BoingBoing has a link to a blog post by a New Zealander who sat in on a meeting with New Zealand officials, a meeting ostensibly about getting their input on the country’s proposed copyright legislation, and in particular a so-called “three strikes” rule, which would force Internet service providers to cut off users after warning them twice about copyright infringing behaviour. But as it turns out, the minister wasn’t there to hear any input about why such a rule is either a) wrong, b) stupid or c) wrong — she was there to chew out critics for even suggesting any such thing, and to tell them the law is going through regardless.
She began by strongly expressing her anger that we had complained to her at this stage in the proceedings. None of us, she said, had been to see her before this on this topic. When we protested that we had worked with the Select Committee, which had removed this provision – and balanced it with one which made licence holders liable for false accusations – she said that this was completely inappropriate of the Select Committee, because Cabinet had already decided this was going ahead.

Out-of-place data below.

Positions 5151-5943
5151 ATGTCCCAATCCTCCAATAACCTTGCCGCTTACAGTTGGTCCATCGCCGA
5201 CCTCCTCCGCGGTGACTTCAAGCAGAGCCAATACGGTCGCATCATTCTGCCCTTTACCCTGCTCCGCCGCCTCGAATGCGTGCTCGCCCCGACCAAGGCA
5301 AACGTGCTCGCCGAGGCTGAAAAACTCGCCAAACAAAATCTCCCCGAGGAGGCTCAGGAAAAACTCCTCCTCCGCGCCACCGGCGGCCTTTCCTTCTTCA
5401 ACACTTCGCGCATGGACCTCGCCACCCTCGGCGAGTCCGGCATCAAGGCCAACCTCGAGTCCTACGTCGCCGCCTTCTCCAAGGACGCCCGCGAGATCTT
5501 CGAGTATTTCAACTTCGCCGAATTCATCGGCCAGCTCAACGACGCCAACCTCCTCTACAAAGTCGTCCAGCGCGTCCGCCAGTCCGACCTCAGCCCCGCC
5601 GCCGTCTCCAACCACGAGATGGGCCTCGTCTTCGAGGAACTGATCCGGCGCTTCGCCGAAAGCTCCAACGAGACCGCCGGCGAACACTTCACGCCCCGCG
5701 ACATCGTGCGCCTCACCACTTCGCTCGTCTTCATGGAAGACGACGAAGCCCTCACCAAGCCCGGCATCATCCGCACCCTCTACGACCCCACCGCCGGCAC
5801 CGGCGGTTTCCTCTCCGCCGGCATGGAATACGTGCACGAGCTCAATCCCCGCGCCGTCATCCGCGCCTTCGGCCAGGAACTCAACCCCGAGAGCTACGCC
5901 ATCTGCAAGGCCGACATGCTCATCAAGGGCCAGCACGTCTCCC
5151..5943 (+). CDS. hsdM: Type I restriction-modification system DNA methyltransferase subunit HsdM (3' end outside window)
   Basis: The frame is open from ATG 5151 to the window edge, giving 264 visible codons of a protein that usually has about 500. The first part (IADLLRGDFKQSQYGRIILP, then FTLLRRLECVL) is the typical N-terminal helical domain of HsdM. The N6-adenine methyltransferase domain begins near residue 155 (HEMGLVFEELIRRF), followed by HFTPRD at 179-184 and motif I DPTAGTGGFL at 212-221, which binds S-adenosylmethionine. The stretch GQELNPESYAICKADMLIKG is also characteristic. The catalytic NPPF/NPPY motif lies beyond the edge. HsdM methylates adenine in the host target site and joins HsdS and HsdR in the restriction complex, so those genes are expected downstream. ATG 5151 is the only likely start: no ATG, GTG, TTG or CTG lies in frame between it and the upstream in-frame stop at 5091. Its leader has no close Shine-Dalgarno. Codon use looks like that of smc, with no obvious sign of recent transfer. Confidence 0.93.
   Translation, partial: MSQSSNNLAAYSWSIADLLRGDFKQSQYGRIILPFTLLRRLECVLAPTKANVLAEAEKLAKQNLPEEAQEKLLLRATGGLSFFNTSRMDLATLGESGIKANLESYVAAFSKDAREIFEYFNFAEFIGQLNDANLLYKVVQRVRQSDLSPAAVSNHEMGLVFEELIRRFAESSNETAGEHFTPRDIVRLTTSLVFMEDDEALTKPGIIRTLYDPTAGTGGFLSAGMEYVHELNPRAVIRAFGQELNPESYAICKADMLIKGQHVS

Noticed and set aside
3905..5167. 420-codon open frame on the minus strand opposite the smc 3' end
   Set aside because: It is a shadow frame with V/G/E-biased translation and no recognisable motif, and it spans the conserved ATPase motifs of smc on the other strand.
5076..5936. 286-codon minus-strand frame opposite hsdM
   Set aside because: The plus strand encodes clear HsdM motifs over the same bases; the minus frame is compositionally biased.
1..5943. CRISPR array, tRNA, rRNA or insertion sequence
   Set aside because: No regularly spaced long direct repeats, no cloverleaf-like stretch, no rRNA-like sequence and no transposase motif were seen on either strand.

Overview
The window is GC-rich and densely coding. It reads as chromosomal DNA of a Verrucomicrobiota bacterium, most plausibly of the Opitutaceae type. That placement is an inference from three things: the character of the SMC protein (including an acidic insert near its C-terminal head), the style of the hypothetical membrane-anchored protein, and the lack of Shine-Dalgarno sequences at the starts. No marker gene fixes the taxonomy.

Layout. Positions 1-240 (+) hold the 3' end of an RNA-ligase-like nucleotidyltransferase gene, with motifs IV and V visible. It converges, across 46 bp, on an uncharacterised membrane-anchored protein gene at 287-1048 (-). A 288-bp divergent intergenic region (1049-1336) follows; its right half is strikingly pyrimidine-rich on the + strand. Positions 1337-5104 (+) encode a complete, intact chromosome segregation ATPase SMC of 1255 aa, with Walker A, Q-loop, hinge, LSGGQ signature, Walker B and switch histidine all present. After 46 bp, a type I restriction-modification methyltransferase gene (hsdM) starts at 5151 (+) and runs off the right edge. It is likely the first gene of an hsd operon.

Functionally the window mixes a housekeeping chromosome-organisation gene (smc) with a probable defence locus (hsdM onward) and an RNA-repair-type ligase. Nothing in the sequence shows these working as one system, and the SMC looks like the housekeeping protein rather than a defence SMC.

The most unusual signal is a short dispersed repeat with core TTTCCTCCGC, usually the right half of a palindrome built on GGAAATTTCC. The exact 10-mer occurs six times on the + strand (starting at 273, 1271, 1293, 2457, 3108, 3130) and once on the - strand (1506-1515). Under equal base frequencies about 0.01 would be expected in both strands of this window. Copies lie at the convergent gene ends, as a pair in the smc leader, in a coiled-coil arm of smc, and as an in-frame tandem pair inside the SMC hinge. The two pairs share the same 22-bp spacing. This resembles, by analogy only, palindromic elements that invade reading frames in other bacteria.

When the group of which Colin Jackson was a part tried to protest that it wasn’t easy to tell for sure whether people were engaging in copyright infringement, the minister said it worked for child pornography; when her critics pointed out that child pornography was a federal crime and copyright infringement was a civil matter, she said that was irrelevant; when they said that removing people’s Internet access was all out of proportion with the alleged offense, she said that New Zealand’s cultural industries were being decimated and something had to be done.
As bad as Canada’s Bill C-61 is — and as Michael Geist continues to point out, it is pretty bad — it’s not nearly as bad as that. Yet.